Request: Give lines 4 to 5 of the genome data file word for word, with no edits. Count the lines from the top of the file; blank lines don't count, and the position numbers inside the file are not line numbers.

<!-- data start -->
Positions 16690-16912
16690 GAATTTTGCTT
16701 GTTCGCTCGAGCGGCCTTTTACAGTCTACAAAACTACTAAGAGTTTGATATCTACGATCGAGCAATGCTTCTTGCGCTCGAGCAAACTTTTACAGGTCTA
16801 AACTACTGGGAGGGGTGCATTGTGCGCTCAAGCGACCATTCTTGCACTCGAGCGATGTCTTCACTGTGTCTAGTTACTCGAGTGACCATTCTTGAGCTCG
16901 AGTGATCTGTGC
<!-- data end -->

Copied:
16801 AACTACTGGGAGGGGTGCATTGTGCGCTCAAGCGACCATTCTTGCACTCGAGCGATGTCTTCACTGTGTCTAGTTACTCGAGTGACCATTCTTGAGCTCG
16901 AGTGATCTGTGC